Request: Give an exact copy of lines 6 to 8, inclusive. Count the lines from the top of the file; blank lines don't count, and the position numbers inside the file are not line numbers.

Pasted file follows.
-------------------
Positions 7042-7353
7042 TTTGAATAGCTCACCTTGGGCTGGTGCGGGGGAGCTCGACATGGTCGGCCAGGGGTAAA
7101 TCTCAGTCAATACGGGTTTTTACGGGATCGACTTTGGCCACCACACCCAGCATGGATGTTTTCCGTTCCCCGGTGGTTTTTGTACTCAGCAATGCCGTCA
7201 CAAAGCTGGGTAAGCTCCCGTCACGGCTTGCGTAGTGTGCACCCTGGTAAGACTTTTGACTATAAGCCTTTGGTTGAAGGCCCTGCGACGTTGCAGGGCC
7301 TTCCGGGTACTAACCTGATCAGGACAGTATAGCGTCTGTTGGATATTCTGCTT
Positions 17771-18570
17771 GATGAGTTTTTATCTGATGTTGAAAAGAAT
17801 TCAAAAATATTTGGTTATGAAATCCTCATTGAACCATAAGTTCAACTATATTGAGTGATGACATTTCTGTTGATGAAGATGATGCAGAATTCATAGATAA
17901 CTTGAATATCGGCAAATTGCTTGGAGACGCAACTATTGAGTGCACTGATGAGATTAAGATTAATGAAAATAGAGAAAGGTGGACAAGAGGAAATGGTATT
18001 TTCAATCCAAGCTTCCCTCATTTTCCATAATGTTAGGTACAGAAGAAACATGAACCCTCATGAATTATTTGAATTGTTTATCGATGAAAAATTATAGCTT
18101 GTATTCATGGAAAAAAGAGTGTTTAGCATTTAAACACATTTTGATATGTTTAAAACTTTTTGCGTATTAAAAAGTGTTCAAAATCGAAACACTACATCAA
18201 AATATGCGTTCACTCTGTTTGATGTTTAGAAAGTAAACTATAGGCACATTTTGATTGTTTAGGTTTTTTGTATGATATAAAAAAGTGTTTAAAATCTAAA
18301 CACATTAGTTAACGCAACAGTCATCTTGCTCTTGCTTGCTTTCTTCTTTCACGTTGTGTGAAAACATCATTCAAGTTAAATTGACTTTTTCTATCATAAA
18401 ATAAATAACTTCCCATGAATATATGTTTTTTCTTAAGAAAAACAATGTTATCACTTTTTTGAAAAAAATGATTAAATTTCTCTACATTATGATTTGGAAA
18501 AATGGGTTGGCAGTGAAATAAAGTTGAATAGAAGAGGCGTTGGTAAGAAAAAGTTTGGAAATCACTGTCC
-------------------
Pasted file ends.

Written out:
Positions 17771-18570
17771 GATGAGTTTTTATCTGATGTTGAAAAGAAT
17801 TCAAAAATATTTGGTTATGAAATCCTCATTGAACCATAAGTTCAACTATATTGAGTGATGACATTTCTGTTGATGAAGATGATGCAGAATTCATAGATAA